How do you win more high value business? We help clients with high value work through hands-on support and business development training and coaching for individuals and teams

Client relationship scenarios described by senior practitioners in professional service firms

Renewing contact with old contacts

Q “I had a very good contact in one of our major supermarket clients but she left to move elsewhere about 2 years ago. I know I should have kept in touch but I was swamped with work at the time. I have just heard she has been promoted in her new organization (non client). How do I renew contact with her without it looking like crass marketing and bearing in mind my abject failure to keep in touch?”

A You have to try and get the relationship back to where it was 2 years ago – by reminding the client that you care about her business and that you have something of value to offer before you make any overt enquiries into work opportunities. It may be helpful initially to assess objectively the strength of your previous relationship – your initial approach will depend on that. You have the perfect opportunity to renew contact by congratulating her on her appointment – don’t delay on that – something personal eg a handwritten note, card, flowers, possibly an invite to meet a mutual contact to “catch up” i.e. no overt marketing but a genuine attempt to catch up and celebrate her promotion.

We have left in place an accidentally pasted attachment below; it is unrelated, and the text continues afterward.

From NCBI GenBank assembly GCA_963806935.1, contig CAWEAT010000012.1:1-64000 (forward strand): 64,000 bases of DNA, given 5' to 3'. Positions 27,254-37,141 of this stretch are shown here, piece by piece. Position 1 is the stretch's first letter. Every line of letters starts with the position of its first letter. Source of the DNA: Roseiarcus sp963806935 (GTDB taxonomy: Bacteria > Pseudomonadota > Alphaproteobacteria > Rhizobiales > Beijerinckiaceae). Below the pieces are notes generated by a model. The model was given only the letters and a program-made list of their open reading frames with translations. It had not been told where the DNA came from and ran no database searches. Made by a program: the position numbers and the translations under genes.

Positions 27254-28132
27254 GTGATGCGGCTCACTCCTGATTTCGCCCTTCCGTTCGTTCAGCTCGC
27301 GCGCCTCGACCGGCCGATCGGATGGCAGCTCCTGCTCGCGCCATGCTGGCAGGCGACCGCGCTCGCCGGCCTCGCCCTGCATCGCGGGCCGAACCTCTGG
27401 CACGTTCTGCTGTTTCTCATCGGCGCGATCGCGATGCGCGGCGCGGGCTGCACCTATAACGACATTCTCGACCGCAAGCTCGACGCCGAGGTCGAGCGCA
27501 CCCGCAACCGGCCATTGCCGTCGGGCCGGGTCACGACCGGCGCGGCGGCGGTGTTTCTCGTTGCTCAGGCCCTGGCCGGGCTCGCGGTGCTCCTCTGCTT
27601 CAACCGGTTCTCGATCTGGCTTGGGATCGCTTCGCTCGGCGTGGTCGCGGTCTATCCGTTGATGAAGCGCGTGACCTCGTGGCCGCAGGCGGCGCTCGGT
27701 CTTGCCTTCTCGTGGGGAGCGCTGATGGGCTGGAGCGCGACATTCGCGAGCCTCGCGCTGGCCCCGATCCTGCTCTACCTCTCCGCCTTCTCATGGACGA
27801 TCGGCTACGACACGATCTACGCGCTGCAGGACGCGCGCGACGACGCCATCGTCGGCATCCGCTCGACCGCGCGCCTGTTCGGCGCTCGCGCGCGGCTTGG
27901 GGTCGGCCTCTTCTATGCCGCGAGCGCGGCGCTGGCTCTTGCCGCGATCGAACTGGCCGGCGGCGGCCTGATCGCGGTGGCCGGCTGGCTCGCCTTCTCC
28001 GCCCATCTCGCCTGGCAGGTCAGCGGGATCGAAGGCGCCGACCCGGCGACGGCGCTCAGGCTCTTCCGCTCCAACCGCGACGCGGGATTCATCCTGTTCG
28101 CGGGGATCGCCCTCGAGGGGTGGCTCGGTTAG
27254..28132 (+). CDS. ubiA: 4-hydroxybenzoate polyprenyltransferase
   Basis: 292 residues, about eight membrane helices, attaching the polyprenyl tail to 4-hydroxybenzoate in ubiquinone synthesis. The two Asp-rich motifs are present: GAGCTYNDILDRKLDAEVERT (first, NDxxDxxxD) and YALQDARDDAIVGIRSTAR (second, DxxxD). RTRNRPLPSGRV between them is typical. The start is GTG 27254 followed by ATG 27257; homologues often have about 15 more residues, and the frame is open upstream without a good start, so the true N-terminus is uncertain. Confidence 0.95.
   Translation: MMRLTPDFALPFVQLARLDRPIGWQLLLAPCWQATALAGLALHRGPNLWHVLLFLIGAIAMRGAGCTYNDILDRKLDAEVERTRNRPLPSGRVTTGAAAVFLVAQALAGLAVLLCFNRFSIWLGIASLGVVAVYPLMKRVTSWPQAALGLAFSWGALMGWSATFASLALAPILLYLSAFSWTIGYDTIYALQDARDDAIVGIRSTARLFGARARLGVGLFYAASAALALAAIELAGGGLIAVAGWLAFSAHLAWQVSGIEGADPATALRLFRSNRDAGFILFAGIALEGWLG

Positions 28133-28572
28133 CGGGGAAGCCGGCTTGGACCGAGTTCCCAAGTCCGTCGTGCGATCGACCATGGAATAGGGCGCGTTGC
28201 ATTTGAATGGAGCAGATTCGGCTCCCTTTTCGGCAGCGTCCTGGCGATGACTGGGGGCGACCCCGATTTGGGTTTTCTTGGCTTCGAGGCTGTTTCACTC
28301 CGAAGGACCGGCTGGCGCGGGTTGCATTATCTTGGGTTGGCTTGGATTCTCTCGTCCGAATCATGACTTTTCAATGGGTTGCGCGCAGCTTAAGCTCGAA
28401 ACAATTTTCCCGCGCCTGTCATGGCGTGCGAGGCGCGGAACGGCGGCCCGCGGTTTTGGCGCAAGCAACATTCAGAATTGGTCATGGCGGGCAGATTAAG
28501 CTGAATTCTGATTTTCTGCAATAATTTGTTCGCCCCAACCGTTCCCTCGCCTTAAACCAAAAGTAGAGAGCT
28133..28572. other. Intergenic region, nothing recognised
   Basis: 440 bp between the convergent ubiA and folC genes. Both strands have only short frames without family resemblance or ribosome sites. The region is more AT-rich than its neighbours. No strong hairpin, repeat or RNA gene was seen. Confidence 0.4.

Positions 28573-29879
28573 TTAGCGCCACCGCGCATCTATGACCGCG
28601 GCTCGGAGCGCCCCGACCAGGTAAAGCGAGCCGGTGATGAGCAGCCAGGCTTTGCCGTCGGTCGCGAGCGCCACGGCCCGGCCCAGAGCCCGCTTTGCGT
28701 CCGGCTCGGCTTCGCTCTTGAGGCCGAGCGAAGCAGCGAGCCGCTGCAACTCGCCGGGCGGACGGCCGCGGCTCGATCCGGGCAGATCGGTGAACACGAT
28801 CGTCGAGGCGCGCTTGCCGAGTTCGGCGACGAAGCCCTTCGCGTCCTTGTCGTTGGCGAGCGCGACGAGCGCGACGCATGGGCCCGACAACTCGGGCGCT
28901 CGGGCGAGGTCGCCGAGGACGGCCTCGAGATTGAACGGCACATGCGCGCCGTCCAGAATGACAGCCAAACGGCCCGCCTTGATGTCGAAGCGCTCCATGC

If you do meet or are able to talk to her on the phone (both infinitely preferable to email), be armed with another opportunity to keep in touch – eg an invite to an industry function, a meeting with a third party, non salesy but worthwhile for her. If she raises work opportunities right at the outset, - great - if not, continue to offer opportunities or information that will be of use to her in her new role. Try early on to establish with clarity what that new role is and that will help you to think of ways to help and support her.

When do you ask for work opportunities? When you feel you have earned the right to do so or perhaps a little bit before then.

NEXT: Asking for more work without appearing greedy or pushy